Russia, US call on Afghans to discuss ceasefire after talks | Asian News

The conference is the first of three before the May 1 deadline for the withdrawal of US and NATO troops from Afghanistan.

The United States was joined by Russia, China and Pakistan on Thursday in calling on warring parts of Afghanistan to reach an immediate ceasefire, in talks that showed Washington’s determination to win the day. support of regional powers for its plans.

Just six weeks before the deadline for the withdrawal of US troops from Afghanistan for nearly 20 years, Washington sent for the first time a senior official to participate in regional peace talks convened by Russia.

The Moscow talks were supposed to bring to life negotiations between the Afghan government and the Taliban in Qatar’s capital Doha, blocked by government accusations that the group has done too little to end the violence.

“At this juncture, our four countries call on the parties to hold talks and reach a peace agreement that will end more than four decades of war in Afghanistan,” a joint statement said after the talks.

The statement called on the warring parties to curb violence and the Taliban not to declare offensives in the months to come. He also said the four countries were determined to mobilize political and economic support for Afghanistan once a peace deal was reached.

United States seeks regional support

The presence of the US special envoy for reconciliation in Afghanistan, Zalmay Khalilzad, was a sign of Washington’s growing effort to garner support from regional powers for its plans for the country.

President Joe Biden is soon to decide whether to maintain forces beyond the May 1 deadline to withdraw agreed with the Taliban last year under Biden’s predecessor Donald Trump. Khalilzad has tried to gain support for a proposal that includes an interim government.

Moscow, which fought in Afghanistan in the 1980s, has hosted talks between Afghan parties and regional powers since 2017. Previously, Washington had largely kept its distance from the so-called “Moscow format”, focusing on its own direct talks with the Taliban and talks between the Afghan parties themselves.

Russian Foreign Minister Sergei Lavrov urged the Afghan government and the Taliban to take a constructive stance and compromise, adding that international participants should help create the conditions necessary to reach an agreement.

“Afghan parties interested in national reconciliation can only achieve peace through negotiations and compromises,” Lavrov said. “It is important to sign an agreement that would serve the interests of all the main ethnic and political forces in the country and determine the vector of its development.”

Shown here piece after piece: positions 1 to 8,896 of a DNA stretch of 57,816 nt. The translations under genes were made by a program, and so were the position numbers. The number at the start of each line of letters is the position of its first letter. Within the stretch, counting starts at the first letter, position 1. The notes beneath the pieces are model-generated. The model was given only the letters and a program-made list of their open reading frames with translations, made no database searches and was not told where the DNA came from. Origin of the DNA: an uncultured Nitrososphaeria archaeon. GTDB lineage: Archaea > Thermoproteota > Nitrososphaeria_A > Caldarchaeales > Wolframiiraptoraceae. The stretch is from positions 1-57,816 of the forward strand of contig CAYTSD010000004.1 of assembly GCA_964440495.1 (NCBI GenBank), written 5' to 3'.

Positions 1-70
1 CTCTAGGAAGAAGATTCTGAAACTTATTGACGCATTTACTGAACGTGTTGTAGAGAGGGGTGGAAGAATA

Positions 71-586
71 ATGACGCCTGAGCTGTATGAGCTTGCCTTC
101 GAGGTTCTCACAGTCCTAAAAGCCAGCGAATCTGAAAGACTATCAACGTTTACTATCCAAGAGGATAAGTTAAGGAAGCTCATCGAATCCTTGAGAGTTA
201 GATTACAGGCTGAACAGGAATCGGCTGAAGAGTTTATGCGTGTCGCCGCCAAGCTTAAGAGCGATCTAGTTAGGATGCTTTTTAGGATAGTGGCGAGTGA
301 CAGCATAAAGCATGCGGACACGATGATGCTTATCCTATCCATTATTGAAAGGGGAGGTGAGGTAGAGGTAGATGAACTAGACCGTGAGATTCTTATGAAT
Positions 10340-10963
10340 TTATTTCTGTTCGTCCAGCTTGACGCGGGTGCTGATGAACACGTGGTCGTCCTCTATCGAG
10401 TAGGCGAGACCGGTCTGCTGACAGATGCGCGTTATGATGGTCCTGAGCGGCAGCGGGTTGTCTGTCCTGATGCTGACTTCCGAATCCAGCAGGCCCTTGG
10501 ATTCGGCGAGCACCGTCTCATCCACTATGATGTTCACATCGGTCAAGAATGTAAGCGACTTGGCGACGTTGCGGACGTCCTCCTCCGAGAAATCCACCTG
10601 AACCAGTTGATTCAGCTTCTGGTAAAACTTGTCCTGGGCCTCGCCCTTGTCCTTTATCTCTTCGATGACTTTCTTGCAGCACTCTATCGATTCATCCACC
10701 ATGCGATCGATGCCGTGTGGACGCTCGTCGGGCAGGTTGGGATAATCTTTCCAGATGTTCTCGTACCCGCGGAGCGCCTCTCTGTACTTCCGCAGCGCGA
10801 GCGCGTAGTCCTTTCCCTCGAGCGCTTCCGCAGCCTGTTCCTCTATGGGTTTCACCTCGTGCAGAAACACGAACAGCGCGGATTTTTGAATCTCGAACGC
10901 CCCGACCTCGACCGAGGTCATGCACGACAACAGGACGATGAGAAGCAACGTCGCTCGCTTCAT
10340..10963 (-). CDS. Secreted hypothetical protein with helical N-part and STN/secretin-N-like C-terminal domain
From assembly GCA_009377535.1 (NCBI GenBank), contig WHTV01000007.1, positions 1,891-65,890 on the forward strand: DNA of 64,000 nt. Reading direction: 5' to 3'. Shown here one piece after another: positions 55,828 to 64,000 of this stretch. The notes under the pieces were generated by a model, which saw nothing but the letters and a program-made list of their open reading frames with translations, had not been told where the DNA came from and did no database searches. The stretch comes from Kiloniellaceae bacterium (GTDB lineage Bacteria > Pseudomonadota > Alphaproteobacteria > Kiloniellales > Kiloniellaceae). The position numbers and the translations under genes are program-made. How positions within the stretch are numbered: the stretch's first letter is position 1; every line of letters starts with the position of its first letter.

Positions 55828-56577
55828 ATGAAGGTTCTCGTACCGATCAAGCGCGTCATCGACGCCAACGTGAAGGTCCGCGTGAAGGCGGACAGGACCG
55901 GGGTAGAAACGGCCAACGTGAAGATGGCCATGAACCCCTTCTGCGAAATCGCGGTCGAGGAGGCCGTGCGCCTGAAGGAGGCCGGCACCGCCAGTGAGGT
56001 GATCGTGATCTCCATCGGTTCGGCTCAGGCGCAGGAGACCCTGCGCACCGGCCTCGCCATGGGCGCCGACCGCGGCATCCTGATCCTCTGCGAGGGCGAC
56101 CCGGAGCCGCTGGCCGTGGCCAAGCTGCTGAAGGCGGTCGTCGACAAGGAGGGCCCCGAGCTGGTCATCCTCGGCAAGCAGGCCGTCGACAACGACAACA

He stressed the importance of quickly reaching a peace agreement “amid the deteriorating military-political situation” before the summer when an upsurge in fighting is likely.

Afghan President Ashraf Ghani opposes an interim government, and a Taliban leader has said the group will not join him, although he supports the replacement of the current administration.

Abdullah Abdullah, chairman of the Afghan High Council for National Reconciliation, wrote on Twitter after Thursday’s talks in Moscow that the state’s negotiating team was ready to discuss any matter with the Taliban.

“We called for an end to targeted assassinations and a comprehensive ceasefire to begin the next round of talks in a peaceful environment,” Abdullah wrote.

Deputy Taliban leader Mullah Abdul Ghani Baradar said in his speech in Moscow that the United States has not fully fulfilled its responsibilities for the agreement signed in February 2020. Among other things, the remaining prisoners have not released, he said.

The Moscow rally will be followed by a meeting of regional actors in Turkey next month and a summit that Khalilzad has asked the United Nations to organize.

America’s longest war

The United States has waged a war in Afghanistan for 20 years after the “terrorist attacks” of September 11, 2001, commanded by Al Qaeda leader Osama bin Laden of Afghanistan, making it their longest war.

But although the United States has spent nearly $ 1 trillion, al Qaeda still has a presence in Afghanistan, and a subsidiary of the ISIL Group (ISIS) has taken root in the east of the country.

Many Afghans fear that the withdrawal of US and NATO troops could lead to an upsurge in fighting between the country’s rival factions.

The Taliban now want more prisoners released from Afghan prisons and their leaders removed from the so-called UN blacklist.

The Taliban control about half the country, and US Secretary of State Antony Blinken has warned the group could make quick wins without US and NATO troops.

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